Form and Content
The Man Who Loved Children is the tragic story of Sam and Henny’s marriage and the struggle of twelve-year-old Louisa to escape the family. Although the Pollit family lives in a world created by Sam, it is Henny whose individual particularities take on universal significance, so that she becomes an archetype of all women. She struggles to survive in a world defined by the laws men have made. The marriage is portrayed in a series of events that repeat themselves with increasing intensity until they culminate in Henny’s suicide. The second theme, that of Louisa’s struggle to leave the family, is played out in escalating scenes of conflict with her father but ends with her breaking free after a bitter struggle and much misery. Another organizing principle of the novel is the conflict of opposites: Sam and Henny, the Pollits and the Collyers, the female principle versus the male, adults and children, delusion against reality, and what things are as opposed to what people say they are.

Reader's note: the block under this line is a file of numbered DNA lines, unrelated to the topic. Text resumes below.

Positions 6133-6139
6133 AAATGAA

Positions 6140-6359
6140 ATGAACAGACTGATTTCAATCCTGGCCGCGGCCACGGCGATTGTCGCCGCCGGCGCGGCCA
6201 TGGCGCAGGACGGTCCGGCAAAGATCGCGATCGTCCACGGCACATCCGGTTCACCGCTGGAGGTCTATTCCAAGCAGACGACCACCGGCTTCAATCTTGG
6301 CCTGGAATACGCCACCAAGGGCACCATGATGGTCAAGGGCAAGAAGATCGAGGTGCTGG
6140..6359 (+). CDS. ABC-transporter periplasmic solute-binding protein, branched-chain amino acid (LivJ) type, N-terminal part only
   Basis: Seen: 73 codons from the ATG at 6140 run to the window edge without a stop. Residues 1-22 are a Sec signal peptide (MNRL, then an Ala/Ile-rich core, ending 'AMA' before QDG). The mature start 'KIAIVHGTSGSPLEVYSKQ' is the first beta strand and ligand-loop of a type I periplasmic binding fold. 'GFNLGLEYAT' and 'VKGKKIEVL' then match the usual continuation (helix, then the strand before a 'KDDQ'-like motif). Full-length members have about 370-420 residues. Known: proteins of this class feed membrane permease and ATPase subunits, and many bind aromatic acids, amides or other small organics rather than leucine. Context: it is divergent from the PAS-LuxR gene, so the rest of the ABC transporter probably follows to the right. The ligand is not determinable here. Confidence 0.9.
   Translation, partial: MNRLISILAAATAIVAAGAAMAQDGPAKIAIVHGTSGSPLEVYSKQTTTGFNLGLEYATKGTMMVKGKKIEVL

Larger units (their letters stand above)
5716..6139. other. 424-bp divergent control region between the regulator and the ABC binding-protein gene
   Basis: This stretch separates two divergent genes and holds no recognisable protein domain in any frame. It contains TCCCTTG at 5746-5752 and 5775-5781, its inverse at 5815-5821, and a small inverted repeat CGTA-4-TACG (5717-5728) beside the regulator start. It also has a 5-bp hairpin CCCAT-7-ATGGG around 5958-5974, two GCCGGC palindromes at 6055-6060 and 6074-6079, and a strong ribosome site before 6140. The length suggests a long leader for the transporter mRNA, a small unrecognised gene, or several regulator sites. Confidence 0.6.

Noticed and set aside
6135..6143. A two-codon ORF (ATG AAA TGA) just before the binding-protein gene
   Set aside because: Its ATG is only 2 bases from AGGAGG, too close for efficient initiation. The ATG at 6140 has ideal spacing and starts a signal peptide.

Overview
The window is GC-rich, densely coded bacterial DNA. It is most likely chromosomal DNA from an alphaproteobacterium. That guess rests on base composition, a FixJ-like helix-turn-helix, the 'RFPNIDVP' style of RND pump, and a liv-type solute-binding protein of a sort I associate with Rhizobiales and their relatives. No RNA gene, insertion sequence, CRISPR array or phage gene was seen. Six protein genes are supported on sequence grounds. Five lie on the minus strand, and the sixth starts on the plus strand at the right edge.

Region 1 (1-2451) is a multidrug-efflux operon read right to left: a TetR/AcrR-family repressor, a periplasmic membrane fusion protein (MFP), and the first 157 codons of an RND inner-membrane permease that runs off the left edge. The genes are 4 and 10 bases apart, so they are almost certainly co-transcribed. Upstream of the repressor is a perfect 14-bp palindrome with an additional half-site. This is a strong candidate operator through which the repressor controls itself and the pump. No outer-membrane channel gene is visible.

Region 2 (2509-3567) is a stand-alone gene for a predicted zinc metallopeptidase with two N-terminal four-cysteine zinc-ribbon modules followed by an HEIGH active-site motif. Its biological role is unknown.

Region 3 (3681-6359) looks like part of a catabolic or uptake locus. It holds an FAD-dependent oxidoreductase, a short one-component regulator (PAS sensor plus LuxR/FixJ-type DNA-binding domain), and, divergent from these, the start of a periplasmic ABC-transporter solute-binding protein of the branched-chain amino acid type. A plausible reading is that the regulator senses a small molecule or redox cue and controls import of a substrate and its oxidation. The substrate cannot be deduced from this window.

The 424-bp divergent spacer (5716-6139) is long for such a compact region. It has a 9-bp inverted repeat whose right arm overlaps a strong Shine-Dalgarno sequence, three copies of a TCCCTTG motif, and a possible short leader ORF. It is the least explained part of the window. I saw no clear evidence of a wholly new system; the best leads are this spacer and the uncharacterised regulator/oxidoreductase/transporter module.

The novel opens with enmity well established between Sam and Henny. Although they have managed to produce five children in less than ten years, they are not speaking to each other and communicate by passing messages through the children. When they communicate directly, it is a war between Sam’s self-serving orations and Henny’s bitter tirades. She is incapable of managing the household in the face of inadequate finances and his subversive attempts to undermine her authority.
Henny has a secret lover whom she sees when she is in town and from whom she is not above borrowing money. There is a suggestion that the lover,...
(The entire section is 670 words.)